TPO (Thermoplastic Polyolefin) – Commercial Roofing
What is TPO?
Thermoplastic Polyolefin (TPO) is a single-ply reflective roofing membrane made from polyprophylene and ethylene-propylene rubber polymerized together. It is typically installed in a fully adhered or mechanically attached system, allowing the white membrane to remain exposed throughout the life of the roof. The first sheet of TPO roofing membrane was installed in 1989 and since then millions of square meters of TPO has been installed worldwide.
A TPO roofing membrane is made from ethylene propylene rubber. Special technology is used to chemically bind together, rubber, ethylene ( an organic gaseous substance) and propylene (a byproduct of petroleum refining). At the end, numerous filler materials are added, such as talc, carbon filler and fiberglass. These fillers reinforce the TPO membrane’s strength and durability. A TPO roofing membrane has been specifically designed to have the advantages of a rubber roof, combined with hot – air weldable seams for extra durability. TPO roofing membranes have been manufactured in the US since the early 1990’s and are now the fastest growing segment of the US single-ply roofing industry.
Cooling Degree Days
TPO roofing membranes are highly attractive in regions with more cooling degree days – when cooling equipment is used – than heating degree days. TPO membranes reflect UV radiation keeping the surface of the roof and the building cool during summer months. This helps reduce cooling costs, and also decreases the amount of carbon emissions.
Reflectivity & Sustainability
Many companies and organizations are thrilled with the environmental benefits of TPO membranes. The Earth Rangers Centre (ERC) in Woodbridge, Ontario installed an UltraPly™ TPO roof on their office building, which is currently one of the most energy efficient buildings in Canada. Operating at less than 9kWh per square foot, and using nearly 90% less energy than other buildings of its size, TPO provided the reflective roof that works in conjunction with skylights and solar panels that helped ERC reach that impressive level of sustainability.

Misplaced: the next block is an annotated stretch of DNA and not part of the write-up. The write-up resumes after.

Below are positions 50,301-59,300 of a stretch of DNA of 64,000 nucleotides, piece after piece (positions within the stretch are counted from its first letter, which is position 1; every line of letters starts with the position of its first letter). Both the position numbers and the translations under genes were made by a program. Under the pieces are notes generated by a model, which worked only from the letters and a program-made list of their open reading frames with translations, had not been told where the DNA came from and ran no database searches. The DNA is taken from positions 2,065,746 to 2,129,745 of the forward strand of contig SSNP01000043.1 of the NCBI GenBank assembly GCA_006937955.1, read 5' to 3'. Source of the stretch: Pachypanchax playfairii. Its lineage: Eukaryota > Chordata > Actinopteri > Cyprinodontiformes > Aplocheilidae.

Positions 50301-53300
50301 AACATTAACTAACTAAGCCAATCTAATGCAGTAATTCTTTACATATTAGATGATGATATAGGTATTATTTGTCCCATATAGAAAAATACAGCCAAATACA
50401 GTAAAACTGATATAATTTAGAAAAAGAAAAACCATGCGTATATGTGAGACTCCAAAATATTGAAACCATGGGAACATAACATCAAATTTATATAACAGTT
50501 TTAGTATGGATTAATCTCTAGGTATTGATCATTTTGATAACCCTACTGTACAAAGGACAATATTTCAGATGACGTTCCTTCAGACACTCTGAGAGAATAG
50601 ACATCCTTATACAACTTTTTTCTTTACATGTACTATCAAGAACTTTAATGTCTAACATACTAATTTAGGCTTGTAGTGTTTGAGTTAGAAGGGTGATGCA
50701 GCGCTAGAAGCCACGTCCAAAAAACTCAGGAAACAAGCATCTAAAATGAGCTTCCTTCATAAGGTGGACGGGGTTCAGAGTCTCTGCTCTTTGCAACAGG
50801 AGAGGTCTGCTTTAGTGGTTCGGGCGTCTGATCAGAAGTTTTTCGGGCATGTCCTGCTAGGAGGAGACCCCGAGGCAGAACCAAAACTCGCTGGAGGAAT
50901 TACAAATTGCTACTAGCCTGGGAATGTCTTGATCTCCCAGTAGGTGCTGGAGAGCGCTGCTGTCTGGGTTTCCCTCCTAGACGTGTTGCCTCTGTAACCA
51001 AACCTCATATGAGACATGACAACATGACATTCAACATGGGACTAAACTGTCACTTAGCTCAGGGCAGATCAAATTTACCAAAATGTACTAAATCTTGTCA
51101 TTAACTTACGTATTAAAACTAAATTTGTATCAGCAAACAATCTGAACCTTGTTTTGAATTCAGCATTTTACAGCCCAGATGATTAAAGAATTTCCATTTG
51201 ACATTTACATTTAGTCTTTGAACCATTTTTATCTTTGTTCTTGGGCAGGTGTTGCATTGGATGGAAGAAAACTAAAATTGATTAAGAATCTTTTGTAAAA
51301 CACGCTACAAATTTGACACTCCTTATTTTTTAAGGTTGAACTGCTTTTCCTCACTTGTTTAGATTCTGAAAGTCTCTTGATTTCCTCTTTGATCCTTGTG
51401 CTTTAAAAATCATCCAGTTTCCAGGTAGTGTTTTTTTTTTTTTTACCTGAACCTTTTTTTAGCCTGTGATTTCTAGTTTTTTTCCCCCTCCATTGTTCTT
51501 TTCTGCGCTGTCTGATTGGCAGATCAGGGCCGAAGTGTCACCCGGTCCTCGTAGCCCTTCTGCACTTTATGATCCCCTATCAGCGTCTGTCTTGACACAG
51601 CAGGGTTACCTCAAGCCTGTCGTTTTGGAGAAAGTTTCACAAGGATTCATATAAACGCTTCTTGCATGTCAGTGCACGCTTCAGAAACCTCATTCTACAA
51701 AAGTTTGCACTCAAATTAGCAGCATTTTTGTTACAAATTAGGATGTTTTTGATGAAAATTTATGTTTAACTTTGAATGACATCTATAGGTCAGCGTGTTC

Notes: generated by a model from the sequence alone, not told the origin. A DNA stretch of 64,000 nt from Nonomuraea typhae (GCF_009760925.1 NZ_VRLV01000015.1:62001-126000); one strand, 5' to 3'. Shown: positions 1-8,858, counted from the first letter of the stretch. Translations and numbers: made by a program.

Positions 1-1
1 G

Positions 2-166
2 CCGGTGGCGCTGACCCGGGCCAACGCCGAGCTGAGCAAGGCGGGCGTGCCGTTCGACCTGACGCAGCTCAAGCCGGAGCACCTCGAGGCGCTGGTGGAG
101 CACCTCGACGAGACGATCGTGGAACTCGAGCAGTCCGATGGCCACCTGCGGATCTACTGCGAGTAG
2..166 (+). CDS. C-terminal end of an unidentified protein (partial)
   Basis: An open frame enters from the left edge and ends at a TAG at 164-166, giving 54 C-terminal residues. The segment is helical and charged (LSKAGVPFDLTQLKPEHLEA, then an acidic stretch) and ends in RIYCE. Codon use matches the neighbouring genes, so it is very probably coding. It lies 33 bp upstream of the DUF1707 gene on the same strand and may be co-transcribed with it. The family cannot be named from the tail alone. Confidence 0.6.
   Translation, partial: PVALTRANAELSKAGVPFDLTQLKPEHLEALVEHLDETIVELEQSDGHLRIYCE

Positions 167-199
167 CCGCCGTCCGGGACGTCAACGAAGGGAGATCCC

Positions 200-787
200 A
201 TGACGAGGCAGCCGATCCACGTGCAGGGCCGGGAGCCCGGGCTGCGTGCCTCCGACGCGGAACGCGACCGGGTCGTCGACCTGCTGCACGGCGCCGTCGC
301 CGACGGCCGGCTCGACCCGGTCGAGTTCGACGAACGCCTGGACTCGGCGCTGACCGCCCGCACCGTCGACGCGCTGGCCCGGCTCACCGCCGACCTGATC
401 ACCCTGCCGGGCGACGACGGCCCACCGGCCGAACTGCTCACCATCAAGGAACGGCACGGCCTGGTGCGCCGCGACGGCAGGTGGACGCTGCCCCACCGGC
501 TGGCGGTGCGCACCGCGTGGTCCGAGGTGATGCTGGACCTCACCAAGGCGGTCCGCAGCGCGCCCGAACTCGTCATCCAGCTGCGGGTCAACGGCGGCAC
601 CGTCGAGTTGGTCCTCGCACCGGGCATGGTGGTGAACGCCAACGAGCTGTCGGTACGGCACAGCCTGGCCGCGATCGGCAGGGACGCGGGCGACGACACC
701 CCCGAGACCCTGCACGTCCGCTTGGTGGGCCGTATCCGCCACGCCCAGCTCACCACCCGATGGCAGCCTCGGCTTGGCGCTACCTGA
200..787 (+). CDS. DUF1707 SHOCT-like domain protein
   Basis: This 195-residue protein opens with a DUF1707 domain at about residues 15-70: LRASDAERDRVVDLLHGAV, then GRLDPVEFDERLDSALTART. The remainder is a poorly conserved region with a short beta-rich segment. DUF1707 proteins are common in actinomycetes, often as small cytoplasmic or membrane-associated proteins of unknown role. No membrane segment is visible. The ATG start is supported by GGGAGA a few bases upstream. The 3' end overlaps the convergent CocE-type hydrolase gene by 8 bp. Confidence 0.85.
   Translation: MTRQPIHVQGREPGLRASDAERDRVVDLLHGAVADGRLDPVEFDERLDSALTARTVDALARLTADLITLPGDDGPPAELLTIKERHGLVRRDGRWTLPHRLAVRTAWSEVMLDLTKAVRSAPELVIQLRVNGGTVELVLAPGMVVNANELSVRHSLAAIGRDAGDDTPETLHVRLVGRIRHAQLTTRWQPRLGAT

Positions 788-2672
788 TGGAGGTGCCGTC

TPO vs PVC Roofing – The Pro’s & Cons of TPO Roofing
Over the last several years, it seemed as if TPO supporters have wanted to push the membrane onto every roof. Certainly the material has done very well and gained a large market share. But other membranes haven’t gone away, and some have a fairly stable market share. It’s easy to understand why single ply hasn’t done well on smaller roofs in urban areas, with their large numbers of penetrations and often chopped-up shapes; for these roofs, mod bit (or possibly a coating system) seems like an obvious choice.
What about PVC? It has a similar reflectivity to TPO and was the original weldable sheet. But there were questions about the plasticizers; what happens as they migrate out of the sheet? TPO was seen as being inherently flexible; over the years, it’s proven itself and has steadily improved in terms of weathering resistance. Manufacturers have been investing heavily in TPO but, surprisingly to some, PVC remains a viable alternative. In fact, we are starting to see investment in new capacity.
Let’s look at a comparison of the performance of the two sheets:
In terms of weathering (i.e., based on the Heat Aging and the Accelerated Weathering tests), TPO has the clear edge over PVC. This may surprise some diehard PVC users, who may be unaware of the advances made in TPO formulation over the last several years.
While TPO has superior weathering and slightly better tear and break resistance than PVC, PVC does have some characteristics that certain customers need or prefer. For example, PVC has better chemical resistance; it does not absorb or get weakened by oils and greases. This means that PVC is the preferred membrane for restaurants and other buildings that have grease traps on the roof.
Also, PVC is slightly more flexible than TPO, which some contractors like. There used to be talk about welding differences, but both membranes weld well. TPO requires higher temperatures but, once a crew has adapted, welding is as straightforward as it is for PVC.
The following chart gives a snapshot of the overall performance of TPO versus PVC:
So next time you’re debating which product would work best for an upcoming roofing job, it may be helpful to refer to the two charts above before you make your decision.
Contact The Eagle Roofing Company at 817-507-8152 & let us schedule a free roofing inspection or commercial roofing bid for you!
Their responsiveness, timeliness and quality of workmanship is unmatched in the roofing industry.
Chris Cartwright – President of Gregg Construction Co.